Pancreatic insufficiency is a term describing the inability of the pancreas to produce enzymes necessary for the digestion of nutrients, resulting in malabsorption. The diagnosis is made based on clinical and laboratory criteria.
The symptoms of pancreatic insufficiency are primarily related to the progressive destruction of the exocrine pancreas. In the adult population, it is most frequently encountered in association with acute or chronic pancreatitis, pancreatic resection or neoplastic diseases of this organ . In children, on the other hand, the most common cause is cystic fibrosis . As the pancreas is unable to perform its function of releasing digestive enzymes into the duodenal lumen, the resultant malabsorption causes foul-smelling, bulky and loose stools abundant with fat (steatorrhea) that are difficult to flush away  . Steatorrhea can occur up to 2-3 times per day, usually after meals, despite normal intake of dietary fat, and is accompanied by abdominal pain of varying severity  . Over time, weight loss, anorexia, muscle wasting and flatulence ensue, while severe cases suffer from profound hypoalbuminemia that can manifest with leukonychia . In children, malabsorption causes poor growth and failure to thrive . Although the majority of symptoms are related to exocrine insufficiency, the decreasing output of insulin and glucagon, which are produced by the endocrine pancreas, can lead to diabetes mellitus and there is a very high risk of hypoglycemia, known as "brittle" diabetes . Apart from malabsorption-related complaints, signs of liposoluble vitamin deficiency can appear such as ecchymoses due to vitamin K deficiency, xerophthalmia and night blindness as a result of impaired vitamin A absorption, and ataxia or peripheral neuropathy in the setting of vitamin E deficiency  Muscle spasms, osteomalacia and osteoporosis may be related to vitamin D deficiency and consequent hypocalcemia .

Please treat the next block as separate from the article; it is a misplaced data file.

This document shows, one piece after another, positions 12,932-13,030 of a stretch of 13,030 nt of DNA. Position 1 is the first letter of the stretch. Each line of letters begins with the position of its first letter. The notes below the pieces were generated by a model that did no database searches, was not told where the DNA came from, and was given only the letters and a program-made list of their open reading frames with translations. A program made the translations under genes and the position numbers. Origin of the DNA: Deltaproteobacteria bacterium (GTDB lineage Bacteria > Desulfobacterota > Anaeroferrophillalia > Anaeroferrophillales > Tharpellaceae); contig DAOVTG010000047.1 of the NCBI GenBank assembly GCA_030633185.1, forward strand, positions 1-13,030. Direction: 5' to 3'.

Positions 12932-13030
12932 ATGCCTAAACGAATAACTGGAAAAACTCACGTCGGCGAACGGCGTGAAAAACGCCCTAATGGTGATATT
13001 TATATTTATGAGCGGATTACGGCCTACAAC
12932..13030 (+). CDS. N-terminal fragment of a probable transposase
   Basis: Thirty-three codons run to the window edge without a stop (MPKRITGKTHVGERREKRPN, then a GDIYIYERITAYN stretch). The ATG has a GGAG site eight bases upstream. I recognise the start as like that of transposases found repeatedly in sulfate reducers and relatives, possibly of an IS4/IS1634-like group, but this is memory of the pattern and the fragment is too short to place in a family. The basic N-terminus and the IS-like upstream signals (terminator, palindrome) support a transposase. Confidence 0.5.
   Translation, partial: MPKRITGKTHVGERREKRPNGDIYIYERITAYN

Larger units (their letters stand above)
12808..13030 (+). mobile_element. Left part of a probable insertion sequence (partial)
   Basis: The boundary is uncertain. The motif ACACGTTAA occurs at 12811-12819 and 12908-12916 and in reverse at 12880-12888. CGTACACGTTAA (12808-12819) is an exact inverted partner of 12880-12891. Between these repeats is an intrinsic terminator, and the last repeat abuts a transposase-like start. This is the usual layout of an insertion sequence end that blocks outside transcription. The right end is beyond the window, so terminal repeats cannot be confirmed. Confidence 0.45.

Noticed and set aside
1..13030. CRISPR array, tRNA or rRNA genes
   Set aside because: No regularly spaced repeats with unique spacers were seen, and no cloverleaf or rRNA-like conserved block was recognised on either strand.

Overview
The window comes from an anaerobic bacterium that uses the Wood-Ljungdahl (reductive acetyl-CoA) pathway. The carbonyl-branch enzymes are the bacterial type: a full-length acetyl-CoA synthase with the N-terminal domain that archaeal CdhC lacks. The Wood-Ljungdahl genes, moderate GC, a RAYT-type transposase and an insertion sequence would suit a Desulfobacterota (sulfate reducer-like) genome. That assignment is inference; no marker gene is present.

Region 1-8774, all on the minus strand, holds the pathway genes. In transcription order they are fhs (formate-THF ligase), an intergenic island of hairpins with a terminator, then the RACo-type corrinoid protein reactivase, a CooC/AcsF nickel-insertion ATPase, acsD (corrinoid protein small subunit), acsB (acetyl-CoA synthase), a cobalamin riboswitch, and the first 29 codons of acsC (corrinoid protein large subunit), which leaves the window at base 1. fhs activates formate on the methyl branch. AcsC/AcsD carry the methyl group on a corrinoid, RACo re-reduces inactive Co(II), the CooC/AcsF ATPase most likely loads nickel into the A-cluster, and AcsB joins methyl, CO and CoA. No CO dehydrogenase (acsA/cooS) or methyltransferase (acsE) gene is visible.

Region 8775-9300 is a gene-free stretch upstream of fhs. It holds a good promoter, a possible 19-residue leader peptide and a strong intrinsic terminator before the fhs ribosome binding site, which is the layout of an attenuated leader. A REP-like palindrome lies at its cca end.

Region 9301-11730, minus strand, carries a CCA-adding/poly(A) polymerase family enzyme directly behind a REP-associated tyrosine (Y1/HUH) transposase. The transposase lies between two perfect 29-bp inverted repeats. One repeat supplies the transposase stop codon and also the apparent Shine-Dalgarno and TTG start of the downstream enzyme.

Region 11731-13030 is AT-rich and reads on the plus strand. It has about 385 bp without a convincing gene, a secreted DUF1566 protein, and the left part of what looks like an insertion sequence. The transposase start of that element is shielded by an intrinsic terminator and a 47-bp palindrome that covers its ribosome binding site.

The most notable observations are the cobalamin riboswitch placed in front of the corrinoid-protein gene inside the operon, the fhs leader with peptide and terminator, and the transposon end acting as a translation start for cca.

To diagnose pancreatic insufficiency, it is necessary to perform a thorough workup, starting with a detailed patient history that can reveal the presence of comorbidities or pre-existing pancreatic conditions that might be considered as risk factors (alcoholism, acute/chronic pancreatitis, or tumors). After a meticulous physical examination, the obtained data should be sufficient to make a preliminary diagnosis, but further laboratory studies are necessary to support clinical suspicion . Initial blood work includes a complete blood count (CBC), glucose levels, ferritin, lipase, amylase, albumin and total protein content, and pancreatic tests, which may be indirect or direct. . 72-hour stool collection and determination of the coefficient of fat absorption (CFA) was one of the main indirect tests used, but inadequate patient compliance and introduction of novel techniques have displaced it from regular use  . Determination of fecal elastase, on the other hand, is a very reliable procedure that requires only one stool sample, but its sensitivity in early and mild insufficiency is limited  . Moreover, degradation of triglycerides through the 13C-mixed triglycerides breath test is recommended as well , which comprises ingestion of a small amount of 13C-marked triglycerides with a toasted bread and subsequent measurement of CO2 exhaled air, as 13C-triglycerides should be degraded in the intestinal lumen and metabolized in the liver . In the presence of decreased lipase activity, these fatty acids will not be degraded and a decreased CO2 content in exhaled air will be observed . Other notable noninvasive tests include fecal chymotrypsin determination and secretin-enhanced magnetic resonance cholangiopancreatography . The cholecystokinin (CCK) test, which requires specialized laboratory conditions, the secretin test, and the Lundh test are more invasive procedures that are chosen only if indirect tests fail to confirm the diagnosis   .